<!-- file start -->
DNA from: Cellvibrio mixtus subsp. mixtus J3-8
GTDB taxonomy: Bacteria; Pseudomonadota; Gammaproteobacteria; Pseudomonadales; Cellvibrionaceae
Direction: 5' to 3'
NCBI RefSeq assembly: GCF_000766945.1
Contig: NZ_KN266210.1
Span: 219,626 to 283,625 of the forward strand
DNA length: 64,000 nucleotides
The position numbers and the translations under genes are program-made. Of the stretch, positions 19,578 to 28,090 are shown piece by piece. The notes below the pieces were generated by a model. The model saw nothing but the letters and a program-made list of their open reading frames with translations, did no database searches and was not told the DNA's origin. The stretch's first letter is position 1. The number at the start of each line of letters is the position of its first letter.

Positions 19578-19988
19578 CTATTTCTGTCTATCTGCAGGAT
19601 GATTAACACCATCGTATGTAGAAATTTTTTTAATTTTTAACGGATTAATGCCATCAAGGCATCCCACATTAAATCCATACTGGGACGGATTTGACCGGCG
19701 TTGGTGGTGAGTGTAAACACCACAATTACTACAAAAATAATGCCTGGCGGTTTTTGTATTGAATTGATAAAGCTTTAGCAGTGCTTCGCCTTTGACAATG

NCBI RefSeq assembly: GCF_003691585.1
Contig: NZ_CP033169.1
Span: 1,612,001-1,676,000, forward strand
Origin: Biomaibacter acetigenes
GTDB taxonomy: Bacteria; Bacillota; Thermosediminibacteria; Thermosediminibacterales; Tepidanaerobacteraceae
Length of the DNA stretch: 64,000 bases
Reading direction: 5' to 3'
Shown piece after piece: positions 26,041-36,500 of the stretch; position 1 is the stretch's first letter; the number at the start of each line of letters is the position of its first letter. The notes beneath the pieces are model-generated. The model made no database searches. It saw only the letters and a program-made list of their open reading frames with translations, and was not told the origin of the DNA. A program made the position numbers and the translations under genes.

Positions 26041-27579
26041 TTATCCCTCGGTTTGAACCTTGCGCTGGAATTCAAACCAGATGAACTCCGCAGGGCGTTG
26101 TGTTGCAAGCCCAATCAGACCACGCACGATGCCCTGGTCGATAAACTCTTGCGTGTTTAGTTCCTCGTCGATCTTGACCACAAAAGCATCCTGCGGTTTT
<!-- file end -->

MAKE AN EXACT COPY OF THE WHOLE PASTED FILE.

DNA from: Cellvibrio mixtus subsp. mixtus J3-8
GTDB taxonomy: Bacteria; Pseudomonadota; Gammaproteobacteria; Pseudomonadales; Cellvibrionaceae
Direction: 5' to 3'
NCBI RefSeq assembly: GCF_000766945.1
Contig: NZ_KN266210.1
Span: 219,626 to 283,625 of the forward strand
DNA length: 64,000 nucleotides
The position numbers and the translations under genes are program-made. Of the stretch, positions 19,578 to 28,090 are shown piece by piece. The notes below the pieces were generated by a model. The model saw nothing but the letters and a program-made list of their open reading frames with translations, did no database searches and was not told the DNA's origin. The stretch's first letter is position 1. The number at the start of each line of letters is the position of its first letter.

Positions 19578-19988
19578 CTATTTCTGTCTATCTGCAGGAT
19601 GATTAACACCATCGTATGTAGAAATTTTTTTAATTTTTAACGGATTAATGCCATCAAGGCATCCCACATTAAATCCATACTGGGACGGATTTGACCGGCG
19701 TTGGTGGTGAGTGTAAACACCACAATTACTACAAAAATAATGCCTGGCGGTTTTTGTATTGAATTGATAAAGCTTTAGCAGTGCTTCGCCTTTGACAATG

NCBI RefSeq assembly: GCF_003691585.1
Contig: NZ_CP033169.1
Span: 1,612,001-1,676,000, forward strand
Origin: Biomaibacter acetigenes
GTDB taxonomy: Bacteria; Bacillota; Thermosediminibacteria; Thermosediminibacterales; Tepidanaerobacteraceae
Length of the DNA stretch: 64,000 bases
Reading direction: 5' to 3'
Shown piece after piece: positions 26,041-36,500 of the stretch; position 1 is the stretch's first letter; the number at the start of each line of letters is the position of its first letter. The notes beneath the pieces are model-generated. The model made no database searches. It saw only the letters and a program-made list of their open reading frames with translations, and was not told the origin of the DNA. A program made the position numbers and the translations under genes.

Positions 26041-27579
26041 TTATCCCTCGGTTTGAACCTTGCGCTGGAATTCAAACCAGATGAACTCCGCAGGGCGTTG
26101 TGTTGCAAGCCCAATCAGACCACGCACGATGCCCTGGTCGATAAACTCTTGCGTGTTTAGTTCCTCGTCGATCTTGACCACAAAAGCATCCTGCGGTTTT